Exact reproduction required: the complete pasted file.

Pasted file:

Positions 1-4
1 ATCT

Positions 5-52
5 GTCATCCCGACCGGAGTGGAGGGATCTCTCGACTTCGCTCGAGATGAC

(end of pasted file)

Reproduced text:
Positions 1-4
1 ATCT

Positions 5-52
5 GTCATCCCGACCGGAGTGGAGGGATCTCTCGACTTCGCTCGAGATGAC